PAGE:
To address inequities and deal with low-income realities, the government underwrites and funds affordable housing units and offers subsidies. Each jurisdiction where affordable housing is prevalent, in significant numbers, has an increased need for social, health, education support and transportation services.

These services often are not sufficiently present because outspoken public voices see this as an unnecessary tax burden and an assault on the community. The unintended consequence is an increase in crime, fear, anger, and less community investment.

Federal Way, as well as SKC at the moment, may have more than its fair share of poverty problems. Our city has been trending this way for years without acknowledging it was on this path. A community begins degrading when quality executive level and middle-class jobs are not maintained or present. The opportunities for high-quality employment and retail within our borders are limited.

Our council to a large degree is powerless to overcome any of our city’s ills because we do not have the tax base, corporate clout, county or state legislative support to deal with community building. It is easier to focus on big ticket items like infrastructure, building affordable housing, investing in homeless shelters than to deal with the emotional fallout when communities feel dumped on.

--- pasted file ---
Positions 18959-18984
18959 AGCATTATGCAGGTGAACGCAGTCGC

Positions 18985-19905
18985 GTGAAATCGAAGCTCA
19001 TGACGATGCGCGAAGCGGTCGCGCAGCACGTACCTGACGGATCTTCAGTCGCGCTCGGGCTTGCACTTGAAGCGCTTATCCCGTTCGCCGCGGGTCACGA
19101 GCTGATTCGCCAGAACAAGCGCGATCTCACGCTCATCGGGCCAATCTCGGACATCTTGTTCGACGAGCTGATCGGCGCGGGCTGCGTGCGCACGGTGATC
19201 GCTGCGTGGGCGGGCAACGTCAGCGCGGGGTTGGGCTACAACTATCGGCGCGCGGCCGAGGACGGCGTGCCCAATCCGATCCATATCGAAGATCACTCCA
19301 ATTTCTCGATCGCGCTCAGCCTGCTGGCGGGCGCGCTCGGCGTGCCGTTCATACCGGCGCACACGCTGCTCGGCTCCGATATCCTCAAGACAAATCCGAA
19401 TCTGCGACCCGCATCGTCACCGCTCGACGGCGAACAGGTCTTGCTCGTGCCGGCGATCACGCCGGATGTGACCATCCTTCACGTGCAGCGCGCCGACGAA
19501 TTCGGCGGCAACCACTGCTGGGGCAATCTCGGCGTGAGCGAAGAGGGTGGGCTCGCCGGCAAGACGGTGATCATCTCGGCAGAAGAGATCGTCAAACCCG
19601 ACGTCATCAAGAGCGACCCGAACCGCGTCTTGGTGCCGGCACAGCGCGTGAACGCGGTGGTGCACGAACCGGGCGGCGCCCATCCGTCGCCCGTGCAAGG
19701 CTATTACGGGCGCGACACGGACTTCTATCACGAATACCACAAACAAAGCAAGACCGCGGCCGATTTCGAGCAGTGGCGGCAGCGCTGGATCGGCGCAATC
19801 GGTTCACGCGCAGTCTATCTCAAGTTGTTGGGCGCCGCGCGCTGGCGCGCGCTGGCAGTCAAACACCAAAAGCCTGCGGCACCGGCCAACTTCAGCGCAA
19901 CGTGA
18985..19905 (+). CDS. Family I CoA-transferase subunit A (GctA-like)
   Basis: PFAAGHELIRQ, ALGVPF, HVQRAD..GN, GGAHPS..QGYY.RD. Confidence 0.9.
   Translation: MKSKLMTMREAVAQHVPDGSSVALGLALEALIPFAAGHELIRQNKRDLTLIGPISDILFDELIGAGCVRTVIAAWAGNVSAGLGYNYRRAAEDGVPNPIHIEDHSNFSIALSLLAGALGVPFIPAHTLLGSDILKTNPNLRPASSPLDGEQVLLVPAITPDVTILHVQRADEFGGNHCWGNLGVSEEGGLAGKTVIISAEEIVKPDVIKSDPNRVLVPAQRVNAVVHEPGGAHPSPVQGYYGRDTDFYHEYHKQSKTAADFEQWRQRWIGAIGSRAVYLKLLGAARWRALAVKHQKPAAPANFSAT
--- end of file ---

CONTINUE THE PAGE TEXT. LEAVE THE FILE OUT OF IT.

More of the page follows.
Regardless of how we may feel as a community, subsidized housing and increasing need for social services are here to stay. Our leadership needs to be fighting for additional resources and financial investment from the county and state to help us improve our community and schools. We need quality jobs requiring higher education or trade skills with commensurate incomes to locate here. Our future requires a focus on inclusivity, opportunity, and support the goal of becoming one of the best school districts in the nation.

We are a diverse city, with a fair number of residents who are on fixed incomes, working poor as well as new to this country who deserve to live here with dignity. We have to figure out how to be a city that can overcome our proclivity toward punitive thinking for those who are less fortunate and be the rising tide that lifts all boats.

Becoming a city of the future requires forward thinking and a positive hands-on approach. Cities that succeed, build for success by being inclusive. The deal with inappropriate behavior by modeling integrity, set social guidance standards, and establish high standards for cultural awareness, value resident involvement and community building.

Changing Federal Way and challenging it to become a better city requires all of us to respect one another as well as expecting better leadership from those who are in charge. Poverty will begin decreasing when we invest in everyone’s potential with integrity and facilitate their integration into an economic system that is welcoming and recognizes its responsibility to the well-being of all.

Keith Livingston is a retired municipal management professional, lifelong artist and Federal Way resident. He can be reached at